Gertrude Maria Grossegger

- Austria -

The author was born in 1957 in Knittelfeld (Styria). She is living and writing in the southeastern part of Austria, near Graz, the capital of Styria.

Her work was published in literary magazines, anthologies and broadcasted at ORF (Austria’s broadcasting) as well as in various publishing houses. Grossegger’s texts also includes a novel and a children’s book – her main field of work is poetry, though.

 

In 2021 she was awarded the Frau Ava-Literaturpreis.

 

Publications (selection):

zwirnen. Langgedicht. Passagen Verlag, Wien 2019

grasfischen. Gedichte. Mit Bildern von Günter Egger. Bibliothek der Provinz, Weitra 2013

hier außer mir. Gedichte. edition keiper, Graz 2013


A trained teacher for German and visual education in Graz, now lives near Feldbach in southeastern Styria. She has been publishing since the early 2000s and has been working as a freelance author since 2009. 

 

Her work includes poetry and prose, as well as dramatic texts and children's books. She works in interdisciplinary projects, has published in literary magazines such as LICHTUNGEN and manuscripts, on radio and on ORF: most recently Ö1 Kunstradio, “I am now with the fishes” (music, composition: Elisabeth Harnik, idea, text, voice: Gertrude Maria Grossegger , October 2022); “World Receiver (ORF-Funkhaus, exhibition with sculptor Krista Titz Tornquist, September 2022).

 

The jury's statement on the occasion of the Graz Literature Promotion Prize (2006) states, among other things: “Through a sophisticated repetition process specific to them, as well as through an unmistakable rhythm and an idiosyncratic structure, often breathless, a lyrical form becomes manifest. With the above-mentioned, striking repetition patterns, a basic musical structure becomes apparent in the texts. It is impressive how she brings out linguistic images and metaphors from everyday life and, with their very emotional voice, places them critically in the literary space. However, this reality is just seemingly superficial, their language is full of direct clarity, a great closeness to 'things' becomes palpable in literary terms. One could also call this circumstance their distinctive ‘literary sensuality’.” 

 

On the volume of poetry saxa rubra saxa alba, poems, pictures by Lea Titz (Verlag der Provinz 2008) Martin Kubacek notes in 2010: “Simple and confident in their brevity are fragmentary figures such as the couplet ‘the ideal world has been abandoned/ the hard costume is petrifying me’, in which history and abuse, folklore and idyllic atmosphere are condensed in a minimalism that can no longer be reduced any further. The greatest density of information is achieved here, segments overlap, which place so-called customs and contemporary history in direct relation to the subject and his irredeemable longing for encounter and pacification. Grossegger's combinations of elements of perception and embodiment are always surprising in their succinctness: ‘mint green the hair grass’, ‘the frost colors the sky’.”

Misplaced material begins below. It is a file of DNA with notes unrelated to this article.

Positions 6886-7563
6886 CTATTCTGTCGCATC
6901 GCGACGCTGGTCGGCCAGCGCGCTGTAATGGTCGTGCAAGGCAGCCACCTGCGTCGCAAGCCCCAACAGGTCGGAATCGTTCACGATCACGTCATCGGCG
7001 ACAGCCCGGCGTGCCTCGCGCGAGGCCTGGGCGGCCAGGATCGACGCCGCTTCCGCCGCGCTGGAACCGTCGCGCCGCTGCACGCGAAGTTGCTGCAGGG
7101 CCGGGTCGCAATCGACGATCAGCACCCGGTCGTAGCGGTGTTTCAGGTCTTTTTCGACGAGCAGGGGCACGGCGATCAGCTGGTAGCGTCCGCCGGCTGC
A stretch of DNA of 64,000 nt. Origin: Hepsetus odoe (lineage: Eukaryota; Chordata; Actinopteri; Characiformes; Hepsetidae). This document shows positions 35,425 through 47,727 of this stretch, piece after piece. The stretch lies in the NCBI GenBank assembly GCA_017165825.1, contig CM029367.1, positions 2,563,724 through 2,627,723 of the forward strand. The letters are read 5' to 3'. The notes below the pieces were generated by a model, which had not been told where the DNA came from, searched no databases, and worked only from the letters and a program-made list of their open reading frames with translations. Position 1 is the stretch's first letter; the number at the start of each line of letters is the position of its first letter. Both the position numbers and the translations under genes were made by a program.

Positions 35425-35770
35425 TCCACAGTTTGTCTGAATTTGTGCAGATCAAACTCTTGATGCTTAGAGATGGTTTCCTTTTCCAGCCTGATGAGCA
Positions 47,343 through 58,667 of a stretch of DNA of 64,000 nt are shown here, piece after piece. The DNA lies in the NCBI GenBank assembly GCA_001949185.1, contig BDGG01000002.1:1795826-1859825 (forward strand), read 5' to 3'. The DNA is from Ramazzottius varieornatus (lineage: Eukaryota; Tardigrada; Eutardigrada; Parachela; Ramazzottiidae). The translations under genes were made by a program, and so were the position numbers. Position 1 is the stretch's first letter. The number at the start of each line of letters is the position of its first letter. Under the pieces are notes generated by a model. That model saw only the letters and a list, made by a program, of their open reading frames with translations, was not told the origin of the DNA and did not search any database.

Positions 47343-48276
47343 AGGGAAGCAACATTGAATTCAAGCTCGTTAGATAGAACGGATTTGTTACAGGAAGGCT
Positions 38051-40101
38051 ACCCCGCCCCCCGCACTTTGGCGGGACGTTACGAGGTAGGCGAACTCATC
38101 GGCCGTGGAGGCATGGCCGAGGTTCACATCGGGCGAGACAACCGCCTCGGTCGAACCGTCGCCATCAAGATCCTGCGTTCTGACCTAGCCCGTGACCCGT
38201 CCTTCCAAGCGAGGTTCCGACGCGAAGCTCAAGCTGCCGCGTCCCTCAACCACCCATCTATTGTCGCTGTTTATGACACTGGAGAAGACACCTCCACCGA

The volume zwirnen was published by Passagen Verlag in 2019, which the publisher describes as follows: “Starting from the original meaning of the word ‘twisting’ (twisting several threads together), different levels of consciousness, tangible external and dreamlike internal images, are twisted together. A ‘red thread’ arises from the protagonist's impressions while she is on the move, from experiences – especially with forms of power –, from reflections on them and from her attempt to gain an outside perspective through distance, a positioning in an inaccessible place comprehensible reality, where being-there is only possible in opposition.”

 

She talks about the ancient cultural technique of sewing (including in stitches – in 10 sentences) and about the material that poems are made of – it goes without saying that wonderful imagery comes into play here too. Sewing and embroidery is not necessarily a bloodless affair – and women of past generations sewed and embroidered – or in the case of Christine Lavant– knitted to earn a living. 

 

The poet works confidently and precisely with double meanings and ambiguities – when it comes to nitrogen, cross stitch, crosshairs. By accessing her material, she lays out threads that readers pick up or drop like stitches in the fabric of reception – in any case, she opens up wide spaces of association that extend to the Chinese women's fan letters – which are in a secret language passed down only among women, entertained in the times when breaking feet was “normal.” Which messages the women of the Central European regions may have communicated to each other using buttonhole stitches, hems and tendril patterns is left to individual interpretation. 

 

In any case, Grossegger's poems impress the reader. But the fraying also comes into its own, because if the tied thing becomes too tight, the thread can break.